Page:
“My career was devoted to pridefully showcasing the power of American food production, and at the same time, making sure that our farms remain wonderfully innovative and sustainable because we constantly learn from others around the world,” said Maryland resident Hiram Larew, who calls himself a “hunger specialist.”
Larew spent his professional life fighting hunger and promoting innovative agriculture around the world. Born and raised in Virginia, he studied horticulture and botany, earning a Ph.D. in entomology. He began his career as a research entomologist at the USDA facility in Beltsville, Maryland. There he spearheaded many important science projects including research into the control of the leafminer, which at that time threatened to destroy acres of U.S. vegetable and ornamental crops. In this early phase of his career, he learned about neem seed extract which, while little known in the Western world, had been used for centuries in India and elsewhere to control insects and cure human ailments. His interest in solutions from abroad began when he found that the extract was very useful in controlling leafminers and a host of other pests including some plant diseases.
After 10 years with the USDA, he transferred to the U.S. Agency for International Development, where he helped advise on the safe use of pesticides around the world. He also led efforts to strengthen colleges and universities in developing countries as well as ensure that people with disabilities were treated more fairly and respectfully in poorer countries.
“Early on, I did begin to believe that there was a lot we could learn from listening to and watching farmers and their families from around the world,” Larew said. “Often these farmers eke out a living while contending with poor soils, limited water and other severe limitations. They must be resourceful and innovative. And this made me realize that ‘culture’ in the word agriculture plays an important role in our respect for farming, wherever it is practiced.”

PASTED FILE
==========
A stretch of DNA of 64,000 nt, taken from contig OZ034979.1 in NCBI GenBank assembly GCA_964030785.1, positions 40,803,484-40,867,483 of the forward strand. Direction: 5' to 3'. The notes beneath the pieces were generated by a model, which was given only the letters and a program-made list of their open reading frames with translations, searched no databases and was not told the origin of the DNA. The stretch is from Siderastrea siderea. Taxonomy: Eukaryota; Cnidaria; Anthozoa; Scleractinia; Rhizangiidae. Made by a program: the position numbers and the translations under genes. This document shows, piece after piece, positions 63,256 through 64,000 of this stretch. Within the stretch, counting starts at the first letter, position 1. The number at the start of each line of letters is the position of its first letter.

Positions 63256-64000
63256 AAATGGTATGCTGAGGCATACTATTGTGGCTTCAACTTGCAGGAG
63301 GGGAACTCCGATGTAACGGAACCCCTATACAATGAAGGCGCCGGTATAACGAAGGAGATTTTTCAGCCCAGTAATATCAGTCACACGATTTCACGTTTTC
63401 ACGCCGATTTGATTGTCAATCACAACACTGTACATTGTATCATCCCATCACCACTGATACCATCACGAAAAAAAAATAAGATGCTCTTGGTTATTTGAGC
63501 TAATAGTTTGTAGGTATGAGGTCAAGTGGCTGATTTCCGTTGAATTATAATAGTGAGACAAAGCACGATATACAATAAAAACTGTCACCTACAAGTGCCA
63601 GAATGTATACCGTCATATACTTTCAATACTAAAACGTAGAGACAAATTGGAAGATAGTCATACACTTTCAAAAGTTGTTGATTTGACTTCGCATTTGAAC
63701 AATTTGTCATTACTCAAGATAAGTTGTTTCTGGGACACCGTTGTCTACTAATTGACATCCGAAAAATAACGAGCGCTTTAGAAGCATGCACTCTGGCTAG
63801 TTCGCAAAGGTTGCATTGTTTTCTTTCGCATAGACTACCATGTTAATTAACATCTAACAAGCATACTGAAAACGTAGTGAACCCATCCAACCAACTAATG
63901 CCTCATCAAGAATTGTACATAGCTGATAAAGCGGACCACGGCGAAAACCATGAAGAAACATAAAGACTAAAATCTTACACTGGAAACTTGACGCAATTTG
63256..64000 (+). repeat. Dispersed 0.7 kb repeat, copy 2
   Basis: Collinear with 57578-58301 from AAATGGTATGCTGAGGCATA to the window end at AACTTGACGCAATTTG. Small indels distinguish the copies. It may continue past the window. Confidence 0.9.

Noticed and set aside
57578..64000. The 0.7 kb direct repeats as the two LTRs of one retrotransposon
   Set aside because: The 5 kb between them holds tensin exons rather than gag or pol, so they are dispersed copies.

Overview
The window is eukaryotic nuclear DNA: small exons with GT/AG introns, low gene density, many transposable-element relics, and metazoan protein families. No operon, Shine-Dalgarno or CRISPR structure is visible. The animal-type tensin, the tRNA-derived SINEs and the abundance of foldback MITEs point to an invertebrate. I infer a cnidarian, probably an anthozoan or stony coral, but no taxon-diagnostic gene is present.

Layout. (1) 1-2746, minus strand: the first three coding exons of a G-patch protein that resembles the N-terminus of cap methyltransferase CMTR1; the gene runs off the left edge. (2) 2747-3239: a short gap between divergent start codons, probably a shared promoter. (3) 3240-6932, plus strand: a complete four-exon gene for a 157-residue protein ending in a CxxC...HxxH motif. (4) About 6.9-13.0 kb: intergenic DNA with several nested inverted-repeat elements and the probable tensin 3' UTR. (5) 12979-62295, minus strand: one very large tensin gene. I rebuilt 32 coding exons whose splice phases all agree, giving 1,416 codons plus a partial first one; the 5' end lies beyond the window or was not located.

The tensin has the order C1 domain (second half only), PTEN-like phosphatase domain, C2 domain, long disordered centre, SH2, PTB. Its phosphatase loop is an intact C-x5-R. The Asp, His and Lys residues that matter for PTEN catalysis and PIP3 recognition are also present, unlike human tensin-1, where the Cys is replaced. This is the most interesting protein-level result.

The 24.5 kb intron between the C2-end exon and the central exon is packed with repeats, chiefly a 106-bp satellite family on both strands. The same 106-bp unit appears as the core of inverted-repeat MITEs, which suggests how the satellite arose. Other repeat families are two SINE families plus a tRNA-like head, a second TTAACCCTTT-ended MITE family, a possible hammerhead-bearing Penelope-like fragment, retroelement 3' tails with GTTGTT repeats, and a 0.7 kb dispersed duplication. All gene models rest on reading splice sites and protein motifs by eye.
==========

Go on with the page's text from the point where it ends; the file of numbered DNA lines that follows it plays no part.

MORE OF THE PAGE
Eventually, he returned to the USDA as a director of the international team in the National Institute of Food and Agriculture. There, Larew helped guide Extension-building programs in countries like Afghanistan, Haiti, Armenia and elsewhere. He also facilitated youth programs such as 4-H as they were offered around the world.
“American youth programs like 4-H are the envy of the world,” he said.
His team also hosted visiting groups of farmers from South Korea, the Caribbean and Africa as they toured farms in the U.S., and reciprocally, as American farmers traveled to Central Europe or other world regions to learn first-hand of successful practices. Larew became adept at encouraging the exchange of ideas among men and women from different cultures, all speaking different languages, but sharing an abiding respect and love for the land and agriculture.
After retiring in 2015, Larew volunteered with the Farm Journal Foundation’s Lead Farm Program, which brings well-respected American farmers to congressional hallways as advocates for hunger alleviation around the world.
“It’s hard to attribute one thing to another, but I suspect that a key reason that the 2018 Farm Bill includes wonderful opportunities for American farmers to partner internationally is because of the advocacy work done by the Lead Farmers,” Larew said. “American farmers can really make the case to the Congress why we should be involved in global hunger programs.”